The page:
In the last show of the summer season, Jack goes for a leisurely spin around the Welsh borders with local cyclist Owen Davies as his guide, from Abergavenny to Monmouth and back, past Raglan Castle, Rockfield recording studios and the unlikely Welsh residence of the notorious Nazi politician Rudolf Hess.
The sporting rivalry between Chris Boardman and Graeme Obree is among the greatest in history, on a par with Ovett and Coe, Borg and McEnroe or Ali and Frazier. Twenty years on from their record-breaking exploits, Jack Thurston and Edward Pickering consider how their era marked a turning point in British cycle sport and how [...]
In the first show of the new season, Jack takes a leisurely ride in the Welsh Borders with Ned Boulting, one of the faces of ITV’s coverage of the Tour de France. They discuss Ned’s new book “On the Road Bike: the Search for a Nation’s Cycling Soul”, an engaging and ideosyncratic history of British bike racing.
Pete Gostelow rode twenty thousand miles across Africa and passed through dozens of countries. In doing so he showed that the bicycle is the best way to travel. In this episode we continue our ride to Battersea Park and talk along the way about where he slept, what he ate, what his motivations were for making the journey and what it’s like to be back home after such a long trip. Pete also explains the inspiration he thinks ordinary cyclists can take from his long African adventure.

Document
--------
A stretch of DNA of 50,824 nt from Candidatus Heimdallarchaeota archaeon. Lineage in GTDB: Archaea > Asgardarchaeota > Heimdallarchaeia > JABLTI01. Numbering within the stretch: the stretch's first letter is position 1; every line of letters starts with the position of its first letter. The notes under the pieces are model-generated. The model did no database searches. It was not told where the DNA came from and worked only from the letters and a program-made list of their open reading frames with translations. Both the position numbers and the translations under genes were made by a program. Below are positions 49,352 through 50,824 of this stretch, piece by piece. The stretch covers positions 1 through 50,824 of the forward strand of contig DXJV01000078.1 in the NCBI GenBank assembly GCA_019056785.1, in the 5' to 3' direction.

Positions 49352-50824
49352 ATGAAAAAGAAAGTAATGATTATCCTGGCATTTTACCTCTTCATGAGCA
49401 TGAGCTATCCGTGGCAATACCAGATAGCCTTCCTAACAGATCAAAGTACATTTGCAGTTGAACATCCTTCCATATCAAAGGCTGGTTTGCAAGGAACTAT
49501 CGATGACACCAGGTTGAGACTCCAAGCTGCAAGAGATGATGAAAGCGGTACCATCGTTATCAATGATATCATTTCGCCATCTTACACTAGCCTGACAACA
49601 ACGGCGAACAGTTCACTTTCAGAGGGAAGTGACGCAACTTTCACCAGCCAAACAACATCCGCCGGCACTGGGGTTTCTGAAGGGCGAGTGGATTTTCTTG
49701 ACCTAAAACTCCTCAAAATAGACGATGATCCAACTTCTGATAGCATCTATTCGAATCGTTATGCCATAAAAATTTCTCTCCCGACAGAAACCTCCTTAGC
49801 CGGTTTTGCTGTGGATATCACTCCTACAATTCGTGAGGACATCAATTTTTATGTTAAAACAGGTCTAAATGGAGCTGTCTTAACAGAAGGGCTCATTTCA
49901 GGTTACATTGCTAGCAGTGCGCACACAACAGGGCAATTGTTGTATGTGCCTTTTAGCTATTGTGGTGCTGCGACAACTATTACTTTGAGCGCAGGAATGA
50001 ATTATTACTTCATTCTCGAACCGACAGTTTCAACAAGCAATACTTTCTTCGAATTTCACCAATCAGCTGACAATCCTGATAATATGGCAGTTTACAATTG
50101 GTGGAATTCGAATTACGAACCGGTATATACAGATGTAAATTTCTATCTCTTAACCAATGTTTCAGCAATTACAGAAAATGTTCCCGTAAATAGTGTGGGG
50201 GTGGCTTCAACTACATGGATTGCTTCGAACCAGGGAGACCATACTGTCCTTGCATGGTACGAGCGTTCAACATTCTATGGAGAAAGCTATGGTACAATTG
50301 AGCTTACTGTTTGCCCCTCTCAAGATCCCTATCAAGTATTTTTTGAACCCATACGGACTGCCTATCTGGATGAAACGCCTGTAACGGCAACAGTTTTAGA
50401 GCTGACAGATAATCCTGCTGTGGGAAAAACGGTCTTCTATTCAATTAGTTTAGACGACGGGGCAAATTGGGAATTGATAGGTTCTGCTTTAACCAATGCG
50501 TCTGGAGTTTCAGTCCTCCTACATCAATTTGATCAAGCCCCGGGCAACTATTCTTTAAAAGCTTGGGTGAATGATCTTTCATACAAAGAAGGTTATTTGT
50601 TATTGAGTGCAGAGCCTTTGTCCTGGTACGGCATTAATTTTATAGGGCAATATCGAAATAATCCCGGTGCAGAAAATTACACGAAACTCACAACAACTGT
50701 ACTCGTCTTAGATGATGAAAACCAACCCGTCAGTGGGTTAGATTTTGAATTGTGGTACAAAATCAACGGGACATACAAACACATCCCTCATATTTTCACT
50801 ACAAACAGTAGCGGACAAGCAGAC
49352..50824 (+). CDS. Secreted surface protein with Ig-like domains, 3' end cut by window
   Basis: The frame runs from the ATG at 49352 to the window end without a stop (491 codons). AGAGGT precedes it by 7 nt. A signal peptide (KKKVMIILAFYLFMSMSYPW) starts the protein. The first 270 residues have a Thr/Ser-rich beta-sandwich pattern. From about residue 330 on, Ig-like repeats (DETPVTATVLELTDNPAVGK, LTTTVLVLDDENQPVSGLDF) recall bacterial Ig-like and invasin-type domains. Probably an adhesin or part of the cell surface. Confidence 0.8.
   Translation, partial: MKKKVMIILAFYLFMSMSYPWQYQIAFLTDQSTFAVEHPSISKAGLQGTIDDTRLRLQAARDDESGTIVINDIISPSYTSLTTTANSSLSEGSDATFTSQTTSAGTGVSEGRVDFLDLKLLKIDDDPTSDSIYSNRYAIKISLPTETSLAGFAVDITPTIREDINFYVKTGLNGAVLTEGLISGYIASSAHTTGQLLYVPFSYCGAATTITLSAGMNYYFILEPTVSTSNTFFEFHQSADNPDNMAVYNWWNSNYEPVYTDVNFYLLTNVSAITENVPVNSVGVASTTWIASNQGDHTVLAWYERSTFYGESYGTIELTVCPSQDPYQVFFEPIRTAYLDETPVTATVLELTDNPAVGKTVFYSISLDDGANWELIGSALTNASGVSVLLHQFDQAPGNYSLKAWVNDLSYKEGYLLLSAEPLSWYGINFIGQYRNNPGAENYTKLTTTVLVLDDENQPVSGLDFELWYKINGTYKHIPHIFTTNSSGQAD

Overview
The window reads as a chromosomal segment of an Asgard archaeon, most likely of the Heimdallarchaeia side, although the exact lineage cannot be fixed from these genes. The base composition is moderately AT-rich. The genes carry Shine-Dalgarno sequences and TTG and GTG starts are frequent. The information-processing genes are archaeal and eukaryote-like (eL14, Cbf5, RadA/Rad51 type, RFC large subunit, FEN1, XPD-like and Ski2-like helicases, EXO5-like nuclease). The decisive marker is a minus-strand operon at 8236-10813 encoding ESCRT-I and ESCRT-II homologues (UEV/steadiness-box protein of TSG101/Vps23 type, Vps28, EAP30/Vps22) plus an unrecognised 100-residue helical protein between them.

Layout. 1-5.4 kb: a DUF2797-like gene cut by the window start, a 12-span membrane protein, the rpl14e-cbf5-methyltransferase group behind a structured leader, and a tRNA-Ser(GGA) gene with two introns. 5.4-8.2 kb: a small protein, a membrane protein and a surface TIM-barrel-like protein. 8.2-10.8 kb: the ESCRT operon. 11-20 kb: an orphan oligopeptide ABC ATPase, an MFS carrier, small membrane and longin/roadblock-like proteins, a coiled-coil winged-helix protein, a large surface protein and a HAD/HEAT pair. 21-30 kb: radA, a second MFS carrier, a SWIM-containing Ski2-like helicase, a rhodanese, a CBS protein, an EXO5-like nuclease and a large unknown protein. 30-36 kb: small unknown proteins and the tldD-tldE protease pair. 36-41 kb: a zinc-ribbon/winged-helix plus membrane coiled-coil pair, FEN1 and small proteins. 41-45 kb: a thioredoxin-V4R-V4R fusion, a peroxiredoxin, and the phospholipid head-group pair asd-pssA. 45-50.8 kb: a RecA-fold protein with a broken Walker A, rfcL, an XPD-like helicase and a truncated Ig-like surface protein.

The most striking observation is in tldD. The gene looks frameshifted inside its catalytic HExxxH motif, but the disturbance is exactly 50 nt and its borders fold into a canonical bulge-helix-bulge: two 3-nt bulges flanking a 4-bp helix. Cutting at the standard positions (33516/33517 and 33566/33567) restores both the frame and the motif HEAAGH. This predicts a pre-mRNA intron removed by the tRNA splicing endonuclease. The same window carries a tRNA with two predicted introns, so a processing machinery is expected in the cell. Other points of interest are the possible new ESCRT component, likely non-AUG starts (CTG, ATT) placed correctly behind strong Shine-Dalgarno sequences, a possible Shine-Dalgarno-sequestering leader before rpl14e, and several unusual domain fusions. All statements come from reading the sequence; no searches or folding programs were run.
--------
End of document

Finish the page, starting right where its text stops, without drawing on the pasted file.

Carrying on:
As November brings cold, dark cycling conditions to Britain, there’s no better time to get out the maps and start dreaming up adventures for next year. How about 20,000 miles across Africa? That’s a journey recently completed by Pete Gostelow. After crossing the Sahara, the Congo and the Namibian badlands, will Pete survive the mean streets of south London in a rolling interview? This is the first of a two-part feature.
On the eve of the summer edition of the People’s Grand Tour, Jack goes for a spin around the back lanes of rural Hertfordshire with cycling journalist Lionel Birnie, a regular guest on The Bike Show, who writes about professional bike racing for the Sunday Times and Cycle Sport magazine. The People’s Grand Tour is open to anyone willing to commit to riding at least ten days over a 23 day period, starting this Saturday 11 August. It’s free to enter and a great way of increasing the amount of riding you’re doing.
Coventry has a very good claim to be the birthplace of the modern bicycle, the “Rover Safety” invented in the 1880s by John Kemp Starley, one of the city’s many bicycle makers. Someone very happy to make that claim is Steve Bagley, Head of Collections at the Coventry Transport Museum. We go for a ride around the city and a trip back in time.